Eva Wu v. Eli Cohen and Express Embroidery Pty Ltd

 

IN THE HUMAN RIGHTS AND EQUAL OPPORTUNITY COMMISSION

DISABILITY DISCRIMINATION ACT 1992 (CTH)

JUDGE: KATHLEEN MCEVOY ON RELIEF

No. H99/43

Number of pages - 19

DATE OF HEARING: 5 and 6 October 2000

DATE OF DECISION: 10 October 2000

PLACE: MELBOURNE

#DATE 10:10:2000

Appearances

Mr Champion of Counsel, instructed by Maurice Blackburn and Co, solicitors for the complainant.

Mr McDermott of Counsel, instructed by Lewenberg & Lewenberg, solicitors for the respondents.

REASONS FOR DECISION OF INQUIRY COMMISSIONER

KATHLEEN MCEVOY ON RELIEF

1. INTRODUCTION

On 12 September 2000 I handed down my reasons for decision in relation to complaints made by Ms Eva Wu, the complainant, and the Textile Clothing and Footwear Union of Australia ("the Union") against Mr Eli Cohen, the first respondent, and Express Embroidery Pty Ltd, the second respondent ("Express Embroidery"), in which the complainant alleged breaches of the Sex Discrimination Act 1984 (Cth) ("SDA"), and the Disability Discrimination Act 1992 (Cth) ("DDA"). I dismissed the complaint made pursuant to the SDA on the basis that it was not substantiated, but was satisfied the complaints pursuant to the DDA were made out, and that both respondents had engaged in unlawful conduct in relation to Ms Wu contrary to section 15(2)(d) of the DDA, that is, subjecting Ms Wu to detriment on the ground of her disability. I found the Union was not properly a complainant in relation to the DDA complaint.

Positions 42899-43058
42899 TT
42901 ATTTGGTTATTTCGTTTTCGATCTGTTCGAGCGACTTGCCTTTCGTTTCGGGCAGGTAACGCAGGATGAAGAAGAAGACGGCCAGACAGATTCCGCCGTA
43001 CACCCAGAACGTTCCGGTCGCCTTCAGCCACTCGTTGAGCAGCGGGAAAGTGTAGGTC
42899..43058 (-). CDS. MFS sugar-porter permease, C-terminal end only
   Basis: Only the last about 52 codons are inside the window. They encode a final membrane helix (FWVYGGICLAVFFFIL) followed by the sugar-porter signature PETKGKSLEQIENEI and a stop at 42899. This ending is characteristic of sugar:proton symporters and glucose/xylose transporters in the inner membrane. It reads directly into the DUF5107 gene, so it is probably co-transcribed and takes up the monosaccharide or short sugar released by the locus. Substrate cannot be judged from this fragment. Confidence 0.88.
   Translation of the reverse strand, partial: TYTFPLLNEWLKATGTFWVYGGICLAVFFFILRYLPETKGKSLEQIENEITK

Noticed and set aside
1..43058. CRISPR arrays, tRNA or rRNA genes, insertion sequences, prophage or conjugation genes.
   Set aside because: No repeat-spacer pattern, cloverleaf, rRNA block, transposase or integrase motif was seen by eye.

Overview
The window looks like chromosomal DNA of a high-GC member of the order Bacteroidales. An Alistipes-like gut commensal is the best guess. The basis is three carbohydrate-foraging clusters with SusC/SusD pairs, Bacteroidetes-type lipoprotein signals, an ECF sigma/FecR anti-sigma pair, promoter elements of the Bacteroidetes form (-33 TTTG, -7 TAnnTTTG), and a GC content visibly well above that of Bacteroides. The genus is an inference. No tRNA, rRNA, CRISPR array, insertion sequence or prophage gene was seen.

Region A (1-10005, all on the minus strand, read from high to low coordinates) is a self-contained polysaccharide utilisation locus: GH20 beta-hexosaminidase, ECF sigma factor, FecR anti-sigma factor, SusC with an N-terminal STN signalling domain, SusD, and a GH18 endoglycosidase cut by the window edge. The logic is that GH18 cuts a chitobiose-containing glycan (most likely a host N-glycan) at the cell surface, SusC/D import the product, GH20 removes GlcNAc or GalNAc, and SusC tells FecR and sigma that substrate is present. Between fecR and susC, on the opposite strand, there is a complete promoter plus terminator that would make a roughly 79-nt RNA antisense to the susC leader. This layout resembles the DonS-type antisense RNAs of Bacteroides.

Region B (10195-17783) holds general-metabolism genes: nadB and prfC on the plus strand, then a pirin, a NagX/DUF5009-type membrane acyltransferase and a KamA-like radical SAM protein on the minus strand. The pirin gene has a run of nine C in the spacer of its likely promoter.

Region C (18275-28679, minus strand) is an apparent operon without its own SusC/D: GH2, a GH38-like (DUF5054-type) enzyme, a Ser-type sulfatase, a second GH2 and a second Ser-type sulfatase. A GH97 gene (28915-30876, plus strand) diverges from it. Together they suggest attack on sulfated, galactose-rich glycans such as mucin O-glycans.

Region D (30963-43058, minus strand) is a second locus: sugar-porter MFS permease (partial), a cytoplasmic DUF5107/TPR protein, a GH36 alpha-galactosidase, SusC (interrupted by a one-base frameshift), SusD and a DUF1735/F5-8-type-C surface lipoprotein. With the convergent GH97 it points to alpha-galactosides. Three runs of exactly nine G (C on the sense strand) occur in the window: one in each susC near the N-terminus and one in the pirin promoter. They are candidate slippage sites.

I also made a finding on the basis of the evidence then before me that Ms Wu had suffered distress and humiliation as a consequence of the respondents' unlawful conduct, and that it was appropriate that the respondents pay to her damages by way of compensation in relation to this humiliation and injury to feelings.

I identified four different acts of discrimination contrary to the DDA: